Inside, the automaker offered options for either a digital or an analog instrument cluster complemented by a touchscreen for the infotainment system placed atop the center stack in a free-floating position. On the center tunnel that separated the front occupants, BMW installed the gear stick or the selector for the automatic transmission, several buttons for driving modes (ECO, comfort, sport), parking sensors, and an electric handbrake. In addition, the iDrive infotainment's system rotary dial was also housed there. Customers had the option to buy the car with either bucket seats or high-bolstered ones that provided better support during high-speed cornering. There was plenty of legroom for two passengers in the back on the split-folding bench seat, although the tall transmission tunnel limited comfort for a middle-seated one.

Under the hood, there was a wide range of diesel and gasoline powerplants mated with either a six-speed manual or an eight-speed automatic. Like in the previous generation, most versions could've been bought with either a rear- or an all-wheel-drive system. In addition, a plug-in hybrid system was on offer.

full description and technical specifications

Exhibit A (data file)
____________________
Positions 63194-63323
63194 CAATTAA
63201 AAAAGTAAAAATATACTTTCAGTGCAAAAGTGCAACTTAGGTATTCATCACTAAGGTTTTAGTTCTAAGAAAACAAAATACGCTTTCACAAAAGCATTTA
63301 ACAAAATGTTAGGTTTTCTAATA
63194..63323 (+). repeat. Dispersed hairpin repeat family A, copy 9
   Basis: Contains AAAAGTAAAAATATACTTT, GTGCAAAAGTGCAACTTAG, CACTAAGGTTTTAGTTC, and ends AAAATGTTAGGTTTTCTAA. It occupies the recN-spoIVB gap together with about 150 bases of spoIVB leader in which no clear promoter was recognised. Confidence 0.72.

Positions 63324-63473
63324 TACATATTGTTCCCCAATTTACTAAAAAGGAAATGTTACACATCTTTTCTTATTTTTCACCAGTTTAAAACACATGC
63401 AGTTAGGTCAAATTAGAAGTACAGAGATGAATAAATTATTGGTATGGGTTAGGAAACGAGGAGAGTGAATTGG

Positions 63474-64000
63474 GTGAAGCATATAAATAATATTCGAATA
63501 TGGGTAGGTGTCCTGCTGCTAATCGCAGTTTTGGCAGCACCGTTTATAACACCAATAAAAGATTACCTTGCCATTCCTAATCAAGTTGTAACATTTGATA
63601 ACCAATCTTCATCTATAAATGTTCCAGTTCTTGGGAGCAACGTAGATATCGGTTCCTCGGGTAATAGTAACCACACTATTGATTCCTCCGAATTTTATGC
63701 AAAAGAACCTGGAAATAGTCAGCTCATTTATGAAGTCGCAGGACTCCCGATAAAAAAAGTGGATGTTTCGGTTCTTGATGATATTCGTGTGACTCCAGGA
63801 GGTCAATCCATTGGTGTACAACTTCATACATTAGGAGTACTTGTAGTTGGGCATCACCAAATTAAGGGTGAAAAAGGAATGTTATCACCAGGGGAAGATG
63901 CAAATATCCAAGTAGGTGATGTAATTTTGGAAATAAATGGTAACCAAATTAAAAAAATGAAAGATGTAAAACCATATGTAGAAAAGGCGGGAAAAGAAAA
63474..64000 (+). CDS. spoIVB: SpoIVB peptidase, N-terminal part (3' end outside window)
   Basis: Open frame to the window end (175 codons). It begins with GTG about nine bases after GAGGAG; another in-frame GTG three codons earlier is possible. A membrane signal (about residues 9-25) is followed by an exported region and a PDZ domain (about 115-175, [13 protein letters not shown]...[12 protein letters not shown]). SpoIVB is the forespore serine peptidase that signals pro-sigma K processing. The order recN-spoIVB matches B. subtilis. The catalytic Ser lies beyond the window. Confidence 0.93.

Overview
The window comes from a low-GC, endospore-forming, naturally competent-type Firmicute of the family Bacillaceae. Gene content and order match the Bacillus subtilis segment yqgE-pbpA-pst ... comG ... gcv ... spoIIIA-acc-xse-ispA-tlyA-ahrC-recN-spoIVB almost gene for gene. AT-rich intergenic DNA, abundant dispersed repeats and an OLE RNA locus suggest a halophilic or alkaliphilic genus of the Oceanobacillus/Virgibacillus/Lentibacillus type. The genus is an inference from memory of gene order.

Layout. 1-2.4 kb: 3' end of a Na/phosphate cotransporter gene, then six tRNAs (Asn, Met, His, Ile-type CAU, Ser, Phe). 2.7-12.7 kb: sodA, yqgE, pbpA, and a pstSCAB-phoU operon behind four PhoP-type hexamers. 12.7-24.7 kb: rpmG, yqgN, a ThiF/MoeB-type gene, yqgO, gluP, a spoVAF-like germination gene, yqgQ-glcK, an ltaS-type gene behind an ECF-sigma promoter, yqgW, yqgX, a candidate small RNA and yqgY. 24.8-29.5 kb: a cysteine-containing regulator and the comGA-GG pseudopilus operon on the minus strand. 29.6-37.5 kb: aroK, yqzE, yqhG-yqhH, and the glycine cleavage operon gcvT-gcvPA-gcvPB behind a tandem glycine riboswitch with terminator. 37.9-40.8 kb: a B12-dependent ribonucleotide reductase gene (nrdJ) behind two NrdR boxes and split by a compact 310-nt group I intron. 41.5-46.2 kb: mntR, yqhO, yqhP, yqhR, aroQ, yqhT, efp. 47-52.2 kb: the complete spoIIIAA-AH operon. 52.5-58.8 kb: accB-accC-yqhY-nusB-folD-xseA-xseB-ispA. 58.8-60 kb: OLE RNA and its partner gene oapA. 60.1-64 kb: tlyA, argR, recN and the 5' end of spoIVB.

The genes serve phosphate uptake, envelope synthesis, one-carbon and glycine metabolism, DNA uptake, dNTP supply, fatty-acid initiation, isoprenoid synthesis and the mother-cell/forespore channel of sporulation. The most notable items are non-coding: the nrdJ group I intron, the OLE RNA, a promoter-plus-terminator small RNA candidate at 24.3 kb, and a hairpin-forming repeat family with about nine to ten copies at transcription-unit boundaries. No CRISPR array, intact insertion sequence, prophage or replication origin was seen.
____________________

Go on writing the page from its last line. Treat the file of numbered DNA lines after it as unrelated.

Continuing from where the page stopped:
BMW 3 Series Sedan (F30) LCI photo gallery

The German automaker introduced the refreshed version of the 3 Series' fifth generation in 2016, adding subtle exterior changes but, more important technological upgrades.

When BMW introduced the fifth generation of its 3 Series in 2012, and it had to improve it in just a few years to comply with Euro 6 emission standards. While it silently did some of the upgrades in 2014, the facelifted version broke covers in 2016. And, as usual, the German automaker didn't call its refreshed models "facelifted" but as LCIs or Life-Cycle Impulse.

The car's exterior boasted a redesigned front fascia that incorporated the radar for the Adaptive Cruise Control and AEBS system behind the lower grille when fitted with that. In addition, depending on the trim level and options, it featured larger or smaller side scoops, the latter being used for the M-Package version.